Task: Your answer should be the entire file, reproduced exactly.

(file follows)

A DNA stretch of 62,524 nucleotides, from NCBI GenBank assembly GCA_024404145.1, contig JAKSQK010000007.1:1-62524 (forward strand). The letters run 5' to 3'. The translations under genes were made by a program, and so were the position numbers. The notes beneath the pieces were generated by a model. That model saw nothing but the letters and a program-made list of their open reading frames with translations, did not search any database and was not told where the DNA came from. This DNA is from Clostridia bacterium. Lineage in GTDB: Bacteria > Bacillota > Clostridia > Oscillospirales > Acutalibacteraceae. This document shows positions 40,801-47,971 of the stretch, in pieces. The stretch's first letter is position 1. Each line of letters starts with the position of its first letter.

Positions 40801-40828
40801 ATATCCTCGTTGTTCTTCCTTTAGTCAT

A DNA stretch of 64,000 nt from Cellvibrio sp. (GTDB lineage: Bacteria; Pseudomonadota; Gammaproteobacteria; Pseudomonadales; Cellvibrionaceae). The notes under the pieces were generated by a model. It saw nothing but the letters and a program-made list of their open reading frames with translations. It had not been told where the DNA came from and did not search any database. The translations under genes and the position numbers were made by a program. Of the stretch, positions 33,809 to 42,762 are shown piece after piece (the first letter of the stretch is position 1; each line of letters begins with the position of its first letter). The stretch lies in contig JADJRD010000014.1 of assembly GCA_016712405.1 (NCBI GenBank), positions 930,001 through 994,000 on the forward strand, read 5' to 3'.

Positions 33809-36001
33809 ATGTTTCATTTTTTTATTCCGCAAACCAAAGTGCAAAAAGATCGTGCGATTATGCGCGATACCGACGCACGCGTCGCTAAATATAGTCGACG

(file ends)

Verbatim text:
A DNA stretch of 62,524 nucleotides, from NCBI GenBank assembly GCA_024404145.1, contig JAKSQK010000007.1:1-62524 (forward strand). The letters run 5' to 3'. The translations under genes were made by a program, and so were the position numbers. The notes beneath the pieces were generated by a model. That model saw nothing but the letters and a program-made list of their open reading frames with translations, did not search any database and was not told where the DNA came from. This DNA is from Clostridia bacterium. Lineage in GTDB: Bacteria > Bacillota > Clostridia > Oscillospirales > Acutalibacteraceae. This document shows positions 40,801-47,971 of the stretch, in pieces. The stretch's first letter is position 1. Each line of letters starts with the position of its first letter.

Positions 40801-40828
40801 ATATCCTCGTTGTTCTTCCTTTAGTCAT

A DNA stretch of 64,000 nt from Cellvibrio sp. (GTDB lineage: Bacteria; Pseudomonadota; Gammaproteobacteria; Pseudomonadales; Cellvibrionaceae). The notes under the pieces were generated by a model. It saw nothing but the letters and a program-made list of their open reading frames with translations. It had not been told where the DNA came from and did not search any database. The translations under genes and the position numbers were made by a program. Of the stretch, positions 33,809 to 42,762 are shown piece after piece (the first letter of the stretch is position 1; each line of letters begins with the position of its first letter). The stretch lies in contig JADJRD010000014.1 of assembly GCA_016712405.1 (NCBI GenBank), positions 930,001 through 994,000 on the forward strand, read 5' to 3'.

Positions 33809-36001
33809 ATGTTTCATTTTTTTATTCCGCAAACCAAAGTGCAAAAAGATCGTGCGATTATGCGCGATACCGACGCACGCGTCGCTAAATATAGTCGACG